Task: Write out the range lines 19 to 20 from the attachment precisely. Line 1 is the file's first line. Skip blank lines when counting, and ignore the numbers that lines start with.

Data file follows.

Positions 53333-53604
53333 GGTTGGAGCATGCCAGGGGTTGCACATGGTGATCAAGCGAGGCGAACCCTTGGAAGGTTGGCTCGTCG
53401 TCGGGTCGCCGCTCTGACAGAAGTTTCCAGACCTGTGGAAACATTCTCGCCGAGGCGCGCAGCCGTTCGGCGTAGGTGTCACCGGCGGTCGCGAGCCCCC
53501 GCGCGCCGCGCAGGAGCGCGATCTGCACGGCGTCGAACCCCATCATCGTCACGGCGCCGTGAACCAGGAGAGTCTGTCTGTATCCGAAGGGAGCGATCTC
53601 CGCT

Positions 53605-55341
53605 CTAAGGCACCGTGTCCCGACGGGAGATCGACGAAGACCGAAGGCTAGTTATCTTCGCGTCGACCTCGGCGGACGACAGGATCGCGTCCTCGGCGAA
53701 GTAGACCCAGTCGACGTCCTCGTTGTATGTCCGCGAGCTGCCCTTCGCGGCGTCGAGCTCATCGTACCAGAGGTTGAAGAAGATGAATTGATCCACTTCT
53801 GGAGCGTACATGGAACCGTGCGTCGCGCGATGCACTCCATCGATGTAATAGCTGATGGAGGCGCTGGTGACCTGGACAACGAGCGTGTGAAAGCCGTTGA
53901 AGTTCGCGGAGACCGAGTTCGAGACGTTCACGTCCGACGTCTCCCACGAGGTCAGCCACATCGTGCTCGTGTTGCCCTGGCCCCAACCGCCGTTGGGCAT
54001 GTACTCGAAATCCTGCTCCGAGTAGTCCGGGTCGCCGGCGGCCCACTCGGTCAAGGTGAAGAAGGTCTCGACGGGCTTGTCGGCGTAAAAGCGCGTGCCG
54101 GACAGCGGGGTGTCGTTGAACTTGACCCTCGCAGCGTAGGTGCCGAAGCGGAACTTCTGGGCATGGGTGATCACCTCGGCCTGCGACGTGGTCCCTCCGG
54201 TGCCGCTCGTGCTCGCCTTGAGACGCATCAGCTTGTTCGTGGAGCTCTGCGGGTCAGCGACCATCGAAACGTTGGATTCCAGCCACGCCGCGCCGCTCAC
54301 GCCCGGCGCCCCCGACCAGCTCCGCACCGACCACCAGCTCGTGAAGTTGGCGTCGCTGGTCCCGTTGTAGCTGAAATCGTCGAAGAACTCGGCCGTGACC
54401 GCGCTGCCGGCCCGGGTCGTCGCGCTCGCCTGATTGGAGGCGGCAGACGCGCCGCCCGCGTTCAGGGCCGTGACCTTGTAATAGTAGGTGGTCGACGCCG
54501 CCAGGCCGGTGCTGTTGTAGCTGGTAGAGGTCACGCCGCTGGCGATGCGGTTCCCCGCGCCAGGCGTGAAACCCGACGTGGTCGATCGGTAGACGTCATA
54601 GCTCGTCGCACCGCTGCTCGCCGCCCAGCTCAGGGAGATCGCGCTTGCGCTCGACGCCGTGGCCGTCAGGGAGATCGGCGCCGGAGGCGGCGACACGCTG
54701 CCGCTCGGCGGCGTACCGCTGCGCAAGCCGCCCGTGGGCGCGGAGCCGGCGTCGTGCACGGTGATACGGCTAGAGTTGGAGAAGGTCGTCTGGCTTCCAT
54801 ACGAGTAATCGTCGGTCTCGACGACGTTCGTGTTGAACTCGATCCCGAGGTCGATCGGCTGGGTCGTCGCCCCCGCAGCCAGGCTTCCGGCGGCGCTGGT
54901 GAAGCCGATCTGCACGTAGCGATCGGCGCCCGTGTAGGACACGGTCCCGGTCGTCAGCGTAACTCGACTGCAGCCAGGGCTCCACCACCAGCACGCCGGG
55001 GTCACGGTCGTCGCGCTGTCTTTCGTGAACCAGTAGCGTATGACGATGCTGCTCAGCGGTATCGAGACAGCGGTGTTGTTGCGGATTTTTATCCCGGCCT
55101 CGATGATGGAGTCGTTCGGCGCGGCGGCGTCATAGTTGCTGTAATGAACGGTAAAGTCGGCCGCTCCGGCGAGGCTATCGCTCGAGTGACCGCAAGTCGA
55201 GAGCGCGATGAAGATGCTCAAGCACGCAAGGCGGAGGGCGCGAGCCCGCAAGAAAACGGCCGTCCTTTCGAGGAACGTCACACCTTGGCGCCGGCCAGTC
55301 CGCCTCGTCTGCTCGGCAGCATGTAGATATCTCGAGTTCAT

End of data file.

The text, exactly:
54801 ACGAGTAATCGTCGGTCTCGACGACGTTCGTGTTGAACTCGATCCCGAGGTCGATCGGCTGGGTCGTCGCCCCCGCAGCCAGGCTTCCGGCGGCGCTGGT
54901 GAAGCCGATCTGCACGTAGCGATCGGCGCCCGTGTAGGACACGGTCCCGGTCGTCAGCGTAACTCGACTGCAGCCAGGGCTCCACCACCAGCACGCCGGG